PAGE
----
• The Views node is where you customize the layout of the list and detail views for each data type. Be sure to click on the root node of each view to bring up the layout editor at design time! This is probably one of the most often missed features in XAF.
  • The CreatableItems node has entries for those types that can have new instances created at runtime through the New action. You can either remove nodes here if you don't want a type to be creatable in this way or you can add nodes if you want to make classes creatable that aren't by default. Classes that have either the DefaultClassOptionsAttribute or the CreatableItemsAttribute applied (in the latter case with a true parameter), get CreatableItems nodes created by default.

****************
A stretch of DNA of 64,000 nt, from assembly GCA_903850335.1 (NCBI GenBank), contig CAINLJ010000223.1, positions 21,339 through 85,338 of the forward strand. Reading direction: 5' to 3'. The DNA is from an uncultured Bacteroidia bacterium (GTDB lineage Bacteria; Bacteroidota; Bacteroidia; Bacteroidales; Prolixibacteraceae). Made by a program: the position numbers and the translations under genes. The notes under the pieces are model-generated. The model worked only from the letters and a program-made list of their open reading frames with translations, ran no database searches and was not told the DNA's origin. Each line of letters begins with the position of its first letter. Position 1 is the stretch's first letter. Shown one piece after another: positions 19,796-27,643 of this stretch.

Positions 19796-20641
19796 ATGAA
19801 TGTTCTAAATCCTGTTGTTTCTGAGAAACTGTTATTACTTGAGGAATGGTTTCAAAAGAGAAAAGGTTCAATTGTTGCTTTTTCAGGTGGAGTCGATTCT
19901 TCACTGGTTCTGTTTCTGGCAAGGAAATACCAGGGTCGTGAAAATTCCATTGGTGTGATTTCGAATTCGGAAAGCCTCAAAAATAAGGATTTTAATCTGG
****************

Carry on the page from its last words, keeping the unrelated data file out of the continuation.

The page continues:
• The NavigationItems node contains nodes for each class type that appears as a major navigation entry in the default UIs. In Windows Forms this is a button in the navigation bar on the left-hand side of the window, in ASP.NET a tab in the top part of the pages. You can modify these nodes in a similar way to the CreatableItems nodes, and the default set is constructed from those classes that have either [DefaultClassOptions] or http://documentation.devexpress.com/#Xaf/clsDevExpressPersistentBaseNavigationItemAttributetopic applied.
  • The Options node is a node for assorted options supplied by the various modules. It's content depends on which modules are currently active in your application.